This is my review of British Airways First Class, between Beijing and London Heathrow.
There is a saying, which I think originated at US blog One Mile At A Time, that British Airways First Class is “the best business class product on the market”.
I recently ran reviews of Emirates A380 First Class and Etihad’s A380 First Class Apartment. Flying back from Beijing last month, I also got to spend 12 hours in British Airways First Class. This was a day flight and, coming just a few weeks after my Middle East flights, gave me a good opportunity to see how BA really compares.
It is not a complete defeat for British Airways. You will remember that I had some issues with both the Emirates product (dated) and Etihad product (too big). There are elements of BA’s approach which I like, although arguably they are related to ‘Britishness’ which is why unsurpringly the Middle Eastern airlines don’t copy them.
I won’t discuss the lounge at Beijing, which is easily the worst dedicated First Class lounge I have ever used. The fish pond was the only plus point:
You can’t blame British Airways for this, unless it turns out that there are better lounges which BA refuses to fund.
Boarding looked like it would be a mess, since it appeared that 30% of the passengers qualified for priority boarding. Queuing behind 50 other people was not much of a premium experience, but luckily a staff member was combing the line and pulling out First Class passengers.
Boarding generally works well on BA. First Class passengers will be given an escort from the door to their seat. The classical soundtrack in the cabin works well and gives what I think is the correct ambiance.
Despite recent grumblings, I found the cabin was spotlessly clean. Tara, who was working our side of the cabin (my wife and son were on the other side) was exceptionally polite and good with my 9-year old daughter.
I was given a sleeper suit and a toiletries bag. I’ve come to like the contents of the British Airways First Class bags. The mini shaving creams and roll-on deodorants are genuinely useful for future trips. I just missed out getting the new Liberty bag design by a few days.
Whilst nowhere near as good as the Armani goodies that I got from Qatar Airways First Class last year – I was using the EDT for months – BA was better than the Etihad ‘pick your own’ and Emirates ‘we don’t do bags on day flights’ approach.
Qatar Airways has also downgraded their First Class toiletries offering in recent months. I’m not sure why these bags are no longer priorised by airlines as I can’t believe that they can’t find willing luxury goods partners to underwrite the cost in return for the exposure.
The newspaper selection on board consisted of China Daily and, erm, that’s it. I will give BA the benefit of the doubt here and assume that the Chinese do not allow them to hand out imported newspapers.
Unlike Etihad, there was not a personal letter from the Cabin Services Director waiting for me on my seat, neatly rolled and sealed!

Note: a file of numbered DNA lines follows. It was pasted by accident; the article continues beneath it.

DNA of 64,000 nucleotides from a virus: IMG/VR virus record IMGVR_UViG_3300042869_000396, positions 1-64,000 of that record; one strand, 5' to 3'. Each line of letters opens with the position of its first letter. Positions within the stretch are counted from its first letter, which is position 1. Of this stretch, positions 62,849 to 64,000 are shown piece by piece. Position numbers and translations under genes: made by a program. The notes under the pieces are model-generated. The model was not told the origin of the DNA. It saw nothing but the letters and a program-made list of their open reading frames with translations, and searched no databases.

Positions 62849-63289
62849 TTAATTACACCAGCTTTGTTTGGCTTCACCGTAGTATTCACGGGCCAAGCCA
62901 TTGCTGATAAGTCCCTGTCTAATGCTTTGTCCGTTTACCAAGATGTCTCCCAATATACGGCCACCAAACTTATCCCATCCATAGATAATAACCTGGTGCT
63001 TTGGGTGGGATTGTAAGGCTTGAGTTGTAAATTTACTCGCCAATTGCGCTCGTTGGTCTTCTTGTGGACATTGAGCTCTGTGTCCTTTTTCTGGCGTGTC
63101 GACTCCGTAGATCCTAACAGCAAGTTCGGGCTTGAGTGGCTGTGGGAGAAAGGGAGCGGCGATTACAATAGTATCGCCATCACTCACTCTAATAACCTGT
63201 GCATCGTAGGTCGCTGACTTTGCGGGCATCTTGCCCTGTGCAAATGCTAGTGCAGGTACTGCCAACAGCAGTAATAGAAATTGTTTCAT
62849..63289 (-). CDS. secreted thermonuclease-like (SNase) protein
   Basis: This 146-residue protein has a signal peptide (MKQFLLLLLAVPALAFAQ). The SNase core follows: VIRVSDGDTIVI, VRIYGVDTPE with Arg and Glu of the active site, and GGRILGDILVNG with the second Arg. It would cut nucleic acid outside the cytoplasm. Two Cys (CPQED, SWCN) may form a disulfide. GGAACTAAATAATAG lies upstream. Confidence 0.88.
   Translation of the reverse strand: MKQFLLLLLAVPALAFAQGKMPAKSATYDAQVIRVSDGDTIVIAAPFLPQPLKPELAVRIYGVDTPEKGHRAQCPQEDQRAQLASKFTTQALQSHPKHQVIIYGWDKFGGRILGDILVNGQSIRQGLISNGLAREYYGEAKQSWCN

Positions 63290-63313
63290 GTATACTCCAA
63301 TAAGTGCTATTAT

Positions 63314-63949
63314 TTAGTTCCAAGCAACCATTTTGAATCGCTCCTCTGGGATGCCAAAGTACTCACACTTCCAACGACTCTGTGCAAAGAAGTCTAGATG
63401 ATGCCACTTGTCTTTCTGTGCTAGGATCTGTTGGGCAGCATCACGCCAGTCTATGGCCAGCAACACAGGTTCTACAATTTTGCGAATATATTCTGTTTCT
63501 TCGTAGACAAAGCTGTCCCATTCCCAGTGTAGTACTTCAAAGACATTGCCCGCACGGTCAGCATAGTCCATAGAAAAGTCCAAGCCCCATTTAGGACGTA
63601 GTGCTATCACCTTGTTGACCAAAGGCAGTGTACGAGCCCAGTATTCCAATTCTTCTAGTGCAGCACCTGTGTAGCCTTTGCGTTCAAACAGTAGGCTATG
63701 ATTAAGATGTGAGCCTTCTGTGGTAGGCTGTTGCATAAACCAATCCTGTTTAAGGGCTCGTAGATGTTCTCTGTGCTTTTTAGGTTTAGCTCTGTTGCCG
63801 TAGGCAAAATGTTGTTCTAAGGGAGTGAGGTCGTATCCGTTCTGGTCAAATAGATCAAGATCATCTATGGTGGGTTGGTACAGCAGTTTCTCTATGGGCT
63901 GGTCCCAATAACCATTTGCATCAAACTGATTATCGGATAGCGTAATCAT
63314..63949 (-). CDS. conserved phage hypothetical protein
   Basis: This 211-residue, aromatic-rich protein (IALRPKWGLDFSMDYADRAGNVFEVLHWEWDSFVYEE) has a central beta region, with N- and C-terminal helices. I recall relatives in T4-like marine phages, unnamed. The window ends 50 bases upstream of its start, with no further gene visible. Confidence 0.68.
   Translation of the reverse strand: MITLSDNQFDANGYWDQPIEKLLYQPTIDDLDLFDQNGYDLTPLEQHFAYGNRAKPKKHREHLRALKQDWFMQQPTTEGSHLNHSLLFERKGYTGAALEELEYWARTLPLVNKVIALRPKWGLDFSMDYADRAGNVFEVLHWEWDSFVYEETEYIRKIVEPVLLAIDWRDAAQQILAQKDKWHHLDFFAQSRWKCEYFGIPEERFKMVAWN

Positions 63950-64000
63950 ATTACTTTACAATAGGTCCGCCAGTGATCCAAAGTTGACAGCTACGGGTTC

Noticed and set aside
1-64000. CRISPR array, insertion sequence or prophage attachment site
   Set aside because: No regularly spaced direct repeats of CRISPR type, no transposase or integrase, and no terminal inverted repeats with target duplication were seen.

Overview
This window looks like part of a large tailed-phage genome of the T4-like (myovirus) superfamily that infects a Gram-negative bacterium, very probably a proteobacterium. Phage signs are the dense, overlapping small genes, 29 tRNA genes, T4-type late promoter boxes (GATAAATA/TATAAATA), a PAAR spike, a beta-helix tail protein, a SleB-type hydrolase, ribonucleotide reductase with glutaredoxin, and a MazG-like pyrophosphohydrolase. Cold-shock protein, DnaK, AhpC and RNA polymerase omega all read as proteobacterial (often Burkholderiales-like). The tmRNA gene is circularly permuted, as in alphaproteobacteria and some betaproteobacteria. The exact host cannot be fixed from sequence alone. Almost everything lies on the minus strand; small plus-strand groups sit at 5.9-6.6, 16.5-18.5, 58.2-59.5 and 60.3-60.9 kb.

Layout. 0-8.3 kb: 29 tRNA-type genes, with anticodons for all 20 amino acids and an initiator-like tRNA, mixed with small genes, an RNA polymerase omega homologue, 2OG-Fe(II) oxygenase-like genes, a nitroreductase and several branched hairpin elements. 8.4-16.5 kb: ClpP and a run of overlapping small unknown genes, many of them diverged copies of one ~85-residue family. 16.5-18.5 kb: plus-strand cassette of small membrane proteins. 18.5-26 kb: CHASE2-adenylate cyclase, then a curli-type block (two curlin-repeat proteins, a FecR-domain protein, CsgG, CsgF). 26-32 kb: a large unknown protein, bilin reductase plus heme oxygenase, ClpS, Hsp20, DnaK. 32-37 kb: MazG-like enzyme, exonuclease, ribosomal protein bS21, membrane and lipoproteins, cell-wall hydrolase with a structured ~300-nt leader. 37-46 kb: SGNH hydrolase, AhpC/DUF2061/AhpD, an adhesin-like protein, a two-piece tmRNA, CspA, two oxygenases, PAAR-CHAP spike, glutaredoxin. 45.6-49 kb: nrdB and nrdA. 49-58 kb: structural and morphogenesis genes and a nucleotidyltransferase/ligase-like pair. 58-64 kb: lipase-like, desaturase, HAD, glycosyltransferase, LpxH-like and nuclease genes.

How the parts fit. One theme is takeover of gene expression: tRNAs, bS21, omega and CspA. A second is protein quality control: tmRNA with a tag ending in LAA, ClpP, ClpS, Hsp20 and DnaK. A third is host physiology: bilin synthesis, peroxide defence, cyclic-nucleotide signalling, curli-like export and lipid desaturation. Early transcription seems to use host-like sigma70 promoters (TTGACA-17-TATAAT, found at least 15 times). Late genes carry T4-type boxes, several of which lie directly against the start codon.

Ah, the seat. Where do you start?
The Boeing 777, as with the A380 and 747, has a 14-seat First Class cabin. This is the same as Emirates has on their A380 aircraft, whereas Etihad has only nine ‘apartments’. I can’t complain about the number of seats, though, because there is no way I could have secured four Avios seats if the cabin had been smaller. The new British Airways 787-9 fleet has only eight First Class seats.
With a 1-2-1 layout, it is true that British Airways First now looks like ‘the best business class product on the market’. 1-2-1 is, after all, the same layout as used by Qatar Airways, Finnair and – for goodness sake – Aer Lingus in their business class cabins.
This is a library picture of the (slightly larger) A380 version of the seat which is better than any photo I could take:
…. and for the middle pair (this is the 787-9 Dreamliner version):
It is, without doubt, nicely done. You get the classy decoration around the windows:
and little touches like the seat light are attractive:
…. and, bizarrely, they also have probably the classiest seat control of any aircraft in the sky – you turn it left or right to turn the seat into a bed and back again:
British Airways does this sort of thing well – taking tiny details and creating something which gently oozes style. The Emirates and Etihad First Class seats do not ooze class in the same way. There is a feel of ‘Britishness’ to it, with something of the feel of a high end car.
One difference between the BA First Class seats and, say, Qatar Airways business class is that your feet do not end up in a cubby-hole under the seat in front.
In terms of hard numbers, however, it doesn’t look too promising. According to SeatGuru, you have:
BA First – 78″ pitch, 22″ width
Qatar Airways A380 Business – 80″ pitch, 22″ width
Etihad A380 Business – 73″ pitch, 20″ width
Emirates A380 Business – 70″-79″ pitch, 18″ width
Emirates A380 First – 78″ pitch, 23″ width